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Hicks to appear before military commission today

Guantanamo Bay inmate David Hicks is due to make his first appearance before a United States military commission today on retrospective terror charges.

Hicks is expected to enter a plea to the charge of providing material support to terrorism, which was introduced into law after his arrest in Afghanistan in 2001.

But his father Terry, who has flown to Cuba to meet with his son for the first time in five years, has told reporters that David may enter into a plea agreement with the US government.

David's legal team has previously stated there will be no plea deal.

"We don't know what David is going to do as far as whether he is going to plead guilty or plead not guilty, or whether they have dangled the carrot in front of him," Terry is quoted as saying in the Sydney Morning Herald.

"We just have to wait and see on that side of it."

  • David Hicks Case Information

  • Hicks 'may make last-minute plea deal'
    From correspondents in Guantanamo Bay, Cuba - March 26, 2007 - Article from: AAP

    THE US military's chief prosecutor, Colonel Morris Davis, today said he would not be surprised if a last-minute plea deal was struck with David Hicks's lawyers.

    Hicks, the accused Australian terrorist, will appear in a Guantanamo Bay court room tonight.

    Hicks had been expected to plead not guilty to a charge of providing material support for terrorism, but comments by Col Davis and Hicks's father, Terry, on the eve of the court proceedings have raised speculation a deal could be made.

    Col Davis was coy on the subject at a press conference at Guantanamo today and did not rule it out.

    "I've been at this long enough to never be surprised by anything, so no, I wouldn't (be surprised)," Col Davis said.

    He said a plea deal had been discussed with Hicks's US military lawyer, Major Michael Mori, in January.

    "There have been continuing discussions, but again the specifics I would defer to the defence," Col Davis said.

    Terry Hicks said he was not sure whether his son would plead guilty or not guilty at tomorrow's arraignment.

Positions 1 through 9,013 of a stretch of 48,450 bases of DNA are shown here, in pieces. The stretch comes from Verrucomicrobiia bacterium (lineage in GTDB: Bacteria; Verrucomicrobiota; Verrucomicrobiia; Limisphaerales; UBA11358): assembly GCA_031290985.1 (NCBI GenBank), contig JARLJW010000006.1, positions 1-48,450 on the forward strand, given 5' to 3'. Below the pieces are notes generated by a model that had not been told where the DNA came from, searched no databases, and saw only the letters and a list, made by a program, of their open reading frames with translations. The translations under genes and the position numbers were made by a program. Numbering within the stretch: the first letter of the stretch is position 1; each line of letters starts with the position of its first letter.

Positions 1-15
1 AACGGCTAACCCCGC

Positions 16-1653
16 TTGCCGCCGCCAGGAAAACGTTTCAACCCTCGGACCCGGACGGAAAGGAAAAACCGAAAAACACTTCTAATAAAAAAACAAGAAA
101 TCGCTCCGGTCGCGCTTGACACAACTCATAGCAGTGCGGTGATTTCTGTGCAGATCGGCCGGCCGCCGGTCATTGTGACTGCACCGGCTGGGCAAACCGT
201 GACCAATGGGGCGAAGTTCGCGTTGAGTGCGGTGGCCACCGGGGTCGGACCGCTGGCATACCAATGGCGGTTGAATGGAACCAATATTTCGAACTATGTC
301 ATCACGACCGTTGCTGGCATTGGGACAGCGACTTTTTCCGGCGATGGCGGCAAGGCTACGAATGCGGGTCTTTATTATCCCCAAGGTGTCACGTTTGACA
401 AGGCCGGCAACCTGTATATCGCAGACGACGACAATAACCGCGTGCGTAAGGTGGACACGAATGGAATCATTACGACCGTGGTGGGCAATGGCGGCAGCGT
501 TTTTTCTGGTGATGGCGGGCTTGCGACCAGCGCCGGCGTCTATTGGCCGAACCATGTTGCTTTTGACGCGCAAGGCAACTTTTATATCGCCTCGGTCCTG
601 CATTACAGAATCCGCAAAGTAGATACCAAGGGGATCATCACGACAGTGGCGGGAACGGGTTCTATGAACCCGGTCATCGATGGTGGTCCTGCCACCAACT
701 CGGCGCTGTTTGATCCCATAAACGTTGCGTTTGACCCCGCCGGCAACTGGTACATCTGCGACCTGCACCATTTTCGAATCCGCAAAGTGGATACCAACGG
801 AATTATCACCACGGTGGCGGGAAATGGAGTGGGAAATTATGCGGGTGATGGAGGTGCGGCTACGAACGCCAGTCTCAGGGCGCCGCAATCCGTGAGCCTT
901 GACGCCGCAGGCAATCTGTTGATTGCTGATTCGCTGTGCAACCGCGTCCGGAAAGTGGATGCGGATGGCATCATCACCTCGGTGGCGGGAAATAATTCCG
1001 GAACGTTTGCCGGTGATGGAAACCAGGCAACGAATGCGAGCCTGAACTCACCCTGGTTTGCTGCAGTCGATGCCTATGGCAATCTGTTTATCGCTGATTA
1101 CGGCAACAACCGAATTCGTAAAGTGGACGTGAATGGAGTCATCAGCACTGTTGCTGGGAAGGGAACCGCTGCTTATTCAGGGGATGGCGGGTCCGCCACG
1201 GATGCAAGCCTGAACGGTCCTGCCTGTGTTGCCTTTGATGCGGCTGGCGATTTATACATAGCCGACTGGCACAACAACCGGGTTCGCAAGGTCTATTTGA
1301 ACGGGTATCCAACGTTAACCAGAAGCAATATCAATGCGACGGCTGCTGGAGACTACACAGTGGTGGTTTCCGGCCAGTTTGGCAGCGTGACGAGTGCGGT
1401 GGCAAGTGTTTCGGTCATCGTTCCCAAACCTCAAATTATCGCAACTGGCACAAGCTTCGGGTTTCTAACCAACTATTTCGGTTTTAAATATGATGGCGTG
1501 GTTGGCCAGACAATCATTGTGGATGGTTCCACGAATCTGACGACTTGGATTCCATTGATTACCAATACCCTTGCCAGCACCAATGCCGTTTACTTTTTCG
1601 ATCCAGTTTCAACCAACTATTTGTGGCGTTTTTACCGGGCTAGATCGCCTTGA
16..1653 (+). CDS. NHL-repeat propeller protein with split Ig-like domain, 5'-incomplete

"We don't know what David is going to do as far as whether he is going to plead guilty or plead not guilty, or whether they have dangled the carrot in front of him," Mr Hicks said at the Australian embassy in Washington DC today.

    "We just have to wait and see on that side of it."

    Mr Hicks and his daughter, Stephanie, will fly from Washington DC to the US naval station on Guantanamo just hours before Hicks appears before the military commission.

    Hicks's legal team had been adamant he would plead not guilty to the charge of providing material support for terrorism.

    Before the court appearance, Hicks will meet his father and sister in a secure room under the watchful eyes of US military security personnel.

    It will be the first time Mr Hicks has seen his son since 2004 at the Guantanamo detainee facility.

    "He's not going to be the same person I saw three-and-a-half-years ago," Mr Hicks said. "We'll have to brace ourselves for that."

    Hicks has been locked up at Guantanamo for more than five years and his mental and physical condition have deteriorated, his lawyers have said.

    "We are not sure what questions we are going to ask at this point because things change all of a sudden," Mr Hicks said.

    "We don't know how David is going to be like - how his mental condition is or how his physical condition is.

    "So we are probably going to be aware that he's changed and we'll just take it from there."

    During the 2004 meeting, Mr Hicks said his son was shackled to the floor.

    "It's pretty hard to take if he's shackled," Mr Hicks said.

    "The last time I saw David he was shackled to the floor and it was pretty hard to take.

    "It will be an emotional meeting.

    "The questions you have in mind go out the window."

    The Australian Government agreed to pay for Mr Hicks and daughter Stephanie to travel to Guantanamo, but Mr Hicks, who has been critical of the Howard Government, said he was skeptical of the gesture.

    He joked the Government could send him a bill for the airfares.

    "I still think this is all political at the moment," Mr Hicks said.

    "I suppose I shouldn't be saying that.

    ".. This is one way I suppose of appeasing everybody and saying 'Well, we paid for the Hicks's family to go over'.

    "After this session they will probably ask us to pay for it. But it's still political."

    Hicks, 31, originally from Adelaide, was taken into custody while allegedly fighting for the Taliban in Afghanistan in late 2001.

    Archbishop calls on PM to help Hicks trial conditions
    A senior Australian church leader has written a letter to the Prime Minister, urging him to do something about the trial conditions of Guantanamo Bay detainee David Hicks.

    Hicks's father is now on the way to Cuba, where the detainee will soon be arraigned.

    The Anglican Archbishop of Melbourne Archbishop Philip Freier says he expressed concern in the letter about the length of time Hicks was kept without charge, and the admission of hearsay evidence.

    He says the admission of evidence through coercion also has him worried.

    "Coercion, as I understand it, is defined as up to and including the point of organ failure, at that point it becomes torture, but that seems to me to be an unacceptable thing, that those kinds of admissions or information obtained through those means are acceptable in a court that David Hicks is being tried through."

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